Autonomous tech / COVID-19 / Food and drink / Robotics

Kiwibot is adding more robots to its Pittsburgh pilot, meaning a greater chance to see the cute bots out and about

Beep boop bop, your pizza delivery is here: The semiautonomous robots are part of a Bloomfield-based pilot program for the company that has the potential to bring them here permanently.

Kiwibot 4.0 on the move. (Courtesy photo)
Earlier this summer, some super cute delivery bots hit Pittsburgh streets.

Kiwibot — a robot delivery service company based out of Los Angeles and Medellín, Colombia — launched a pilot program in Bloomfield in June, and recently announced that it would have up to 10 robots operating in the neighborhood (an upgrade from the limit of two to three the company started with).

The electric robots are slow, traveling at a maximum speed of four miles per hour, and use sensors to detect obstacles, people and traffic lights as they navigate sidewalks. Kiwibots are also equipped with speakers and cameras to communicate with those relevant to a delivery. And, should something go awry, the semiautonomous robots can be controlled by a human operator located nearby.

Last spring, Kiwibot launched a new 4.0 model, doubling the number of orders the robots can carry at a time, and — most importantly — making an inner container large enough to hold a 12-inch pizza, as opposed to the 10-inch pizza size limit on the 3.3 robot models.

Despite some concerns expressed by Bloomfield residents in advance of the pilot program, Kiwibot Chief Operating Officer Diego Varela said the Pittsburgh launch has been “incredible.” Adding that the robots had been involved with a farmers market and other community events, as well as progress in establishing delivery relationships with local restaurants, Varela said the company has already learned a lot from the program that will help with future deployments.

“We’re just learning what the future might look like in terms of iteration and piloting of different things in different parts of the city,” he said. “We’ll come out of this after we’re done with the program with a lot of learnings that will inform how the city will treat this moving forward.”

As far as taking the robots beyond Bloomfield, Varela said that jurisdiction lies with the city, which the company has worked closely with throughout the pilot to determine new rules and regulations that might need to be in place for the personal delivery devices.

Kiwibot has launched in other cities as well, with the choices largely motivated by the company’s partnership with the Knight Foundation. That collaboration enabled Kiwibot to launch similar programs in Detroit, Miami and San Jose, where the foundation also operates.

In Pittsburgh, Varela described the pilot as having three main verticals: public work and collaboration with the city, community engagement with delivery customers, and corporate development with restaurant and other food service-related customers. The second of those three initiatives involve what Varela called “love dates” with the robots.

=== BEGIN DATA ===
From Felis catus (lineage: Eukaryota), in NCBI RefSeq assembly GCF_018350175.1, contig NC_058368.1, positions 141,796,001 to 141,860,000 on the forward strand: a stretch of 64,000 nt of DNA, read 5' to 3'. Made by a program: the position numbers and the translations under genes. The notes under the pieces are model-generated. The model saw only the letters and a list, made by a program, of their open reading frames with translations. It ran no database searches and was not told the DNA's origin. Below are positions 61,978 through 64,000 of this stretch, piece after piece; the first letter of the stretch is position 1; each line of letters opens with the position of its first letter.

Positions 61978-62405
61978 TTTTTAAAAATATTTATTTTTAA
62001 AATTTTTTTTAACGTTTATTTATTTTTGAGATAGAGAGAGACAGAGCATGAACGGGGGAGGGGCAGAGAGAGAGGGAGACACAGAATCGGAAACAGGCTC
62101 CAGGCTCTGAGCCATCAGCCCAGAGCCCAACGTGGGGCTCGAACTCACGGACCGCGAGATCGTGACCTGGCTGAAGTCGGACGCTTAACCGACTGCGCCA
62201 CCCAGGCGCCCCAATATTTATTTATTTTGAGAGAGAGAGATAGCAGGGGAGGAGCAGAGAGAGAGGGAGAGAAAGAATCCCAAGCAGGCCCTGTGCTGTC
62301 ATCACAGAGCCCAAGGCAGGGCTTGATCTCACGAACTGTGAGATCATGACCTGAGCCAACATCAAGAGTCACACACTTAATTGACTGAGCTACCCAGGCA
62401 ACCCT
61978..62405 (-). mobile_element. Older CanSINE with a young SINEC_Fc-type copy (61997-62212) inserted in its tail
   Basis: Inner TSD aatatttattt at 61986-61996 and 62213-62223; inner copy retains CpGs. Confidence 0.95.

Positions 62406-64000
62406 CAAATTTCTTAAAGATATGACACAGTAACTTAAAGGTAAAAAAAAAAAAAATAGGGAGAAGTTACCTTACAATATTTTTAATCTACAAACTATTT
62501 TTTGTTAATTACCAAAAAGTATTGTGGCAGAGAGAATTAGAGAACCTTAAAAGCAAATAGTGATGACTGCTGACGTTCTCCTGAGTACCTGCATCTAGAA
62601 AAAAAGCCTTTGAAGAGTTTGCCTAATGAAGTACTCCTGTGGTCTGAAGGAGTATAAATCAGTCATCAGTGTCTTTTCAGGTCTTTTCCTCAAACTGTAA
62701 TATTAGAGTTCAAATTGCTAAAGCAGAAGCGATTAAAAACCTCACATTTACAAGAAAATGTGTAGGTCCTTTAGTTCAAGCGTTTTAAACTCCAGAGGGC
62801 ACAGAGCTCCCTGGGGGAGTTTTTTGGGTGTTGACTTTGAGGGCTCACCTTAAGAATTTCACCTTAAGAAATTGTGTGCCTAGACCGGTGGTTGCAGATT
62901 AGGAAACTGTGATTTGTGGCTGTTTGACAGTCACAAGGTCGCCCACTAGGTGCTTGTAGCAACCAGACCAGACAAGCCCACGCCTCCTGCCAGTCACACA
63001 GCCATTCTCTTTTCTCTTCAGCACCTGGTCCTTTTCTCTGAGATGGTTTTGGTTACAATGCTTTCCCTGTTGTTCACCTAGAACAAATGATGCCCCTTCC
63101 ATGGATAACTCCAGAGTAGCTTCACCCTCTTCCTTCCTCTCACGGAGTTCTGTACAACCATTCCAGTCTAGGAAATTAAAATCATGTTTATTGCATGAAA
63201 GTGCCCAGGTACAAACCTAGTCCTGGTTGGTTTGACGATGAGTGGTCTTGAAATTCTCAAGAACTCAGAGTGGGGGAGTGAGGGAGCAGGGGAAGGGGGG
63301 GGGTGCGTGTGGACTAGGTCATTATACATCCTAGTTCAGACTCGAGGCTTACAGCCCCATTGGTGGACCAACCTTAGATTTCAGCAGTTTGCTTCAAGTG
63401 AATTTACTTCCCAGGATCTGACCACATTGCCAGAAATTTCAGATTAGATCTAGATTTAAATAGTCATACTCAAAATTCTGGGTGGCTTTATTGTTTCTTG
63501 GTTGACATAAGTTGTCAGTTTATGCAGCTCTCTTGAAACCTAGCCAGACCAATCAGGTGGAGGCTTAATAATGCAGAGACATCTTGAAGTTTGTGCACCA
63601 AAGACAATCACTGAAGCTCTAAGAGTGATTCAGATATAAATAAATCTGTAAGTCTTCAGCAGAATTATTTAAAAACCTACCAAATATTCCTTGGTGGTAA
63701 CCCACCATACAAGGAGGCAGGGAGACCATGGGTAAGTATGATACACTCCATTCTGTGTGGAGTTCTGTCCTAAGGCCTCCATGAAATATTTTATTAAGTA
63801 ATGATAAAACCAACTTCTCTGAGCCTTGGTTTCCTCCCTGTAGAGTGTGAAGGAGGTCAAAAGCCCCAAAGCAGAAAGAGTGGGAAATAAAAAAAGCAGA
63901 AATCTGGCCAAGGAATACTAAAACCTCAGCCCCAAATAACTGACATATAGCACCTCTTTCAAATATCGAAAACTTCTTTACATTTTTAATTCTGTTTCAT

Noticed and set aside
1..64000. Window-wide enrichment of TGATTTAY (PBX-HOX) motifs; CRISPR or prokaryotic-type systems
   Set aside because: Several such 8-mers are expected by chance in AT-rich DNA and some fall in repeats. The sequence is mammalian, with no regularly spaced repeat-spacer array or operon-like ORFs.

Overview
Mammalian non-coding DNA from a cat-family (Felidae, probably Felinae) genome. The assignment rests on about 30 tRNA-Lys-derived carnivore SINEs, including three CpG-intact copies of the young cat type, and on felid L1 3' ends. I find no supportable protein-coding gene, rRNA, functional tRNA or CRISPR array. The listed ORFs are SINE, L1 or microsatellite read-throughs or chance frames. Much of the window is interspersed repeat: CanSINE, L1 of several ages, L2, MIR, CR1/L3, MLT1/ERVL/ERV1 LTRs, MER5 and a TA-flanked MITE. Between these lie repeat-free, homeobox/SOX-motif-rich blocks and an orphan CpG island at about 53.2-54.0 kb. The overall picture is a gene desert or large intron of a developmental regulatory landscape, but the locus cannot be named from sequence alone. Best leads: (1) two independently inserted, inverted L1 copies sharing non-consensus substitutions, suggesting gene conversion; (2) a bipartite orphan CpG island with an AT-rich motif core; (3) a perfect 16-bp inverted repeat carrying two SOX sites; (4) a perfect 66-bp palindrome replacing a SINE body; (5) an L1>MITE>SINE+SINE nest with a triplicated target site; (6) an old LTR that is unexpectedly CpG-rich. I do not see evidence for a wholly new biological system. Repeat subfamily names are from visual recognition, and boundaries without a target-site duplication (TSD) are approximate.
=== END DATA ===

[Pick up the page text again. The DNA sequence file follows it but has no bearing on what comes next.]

“We meet people out, whether it’s local [business] owners or customers or citizens that kind of want to meet the robots, who want to see what the experience looks like,” he said.

Beyond fitting right in with Pittsburgh autonomous transportation landscape, Varela added that the robots come with a host of other community benefits. They can save time and money for restaurants and consumers alike when it comes to food delivery, avoiding the high premiums of mainstream apps. But more importantly, in a hilly city like Pittsburgh that’s hard on bikers, the Kiwibot can help avoid “having a 400- to 500-pound car, powered by gas, deliver a burrito,” Varela said.

Keeping that environmental context in mind is important to the company’s mission. Though Kiwibots might only be feasible for relatively short-distance deliveries, that last-mile impact matters in the broader effort to be a sustainable company, argued Varela.

“We don’t see ourselves as the ultimate solver of all the problems,” he said. “We see ourselves as a part of an ecosystem, which involves electric cars, and electric motor transportation; it involves bicycle delivery, and so on and so forth.”

And so far, Pittsburgh seems welcoming to Kiwibots. Varela, like many other entrepreneurs and company executives before him, noticed a unique acceptance of new technology that the city has: “There’s a very big heart for the environment and technology — new things and innovation.”

Sophie Burkholder is a 2021-2022 corps member for Report for America, an initiative of The Groundtruth Project that pairs young journalists with local newsrooms. This position is supported by the Heinz Endowments.

Knowledge is power!

Subscribe for free today and stay up to date with news and tips you need to grow your career and connect with our vibrant tech community.


How to respond when a long-tenured employee quits? With grace

The opportunity cost of fear: Underfunding Black founders hurts the US economy

This Week in Jobs: Hurkle-Durkle your way into a new career with these 23 open roles

RealLIST Startups 2024: Meet Pittsburgh’s most promising early-stage tech companies

Technically Media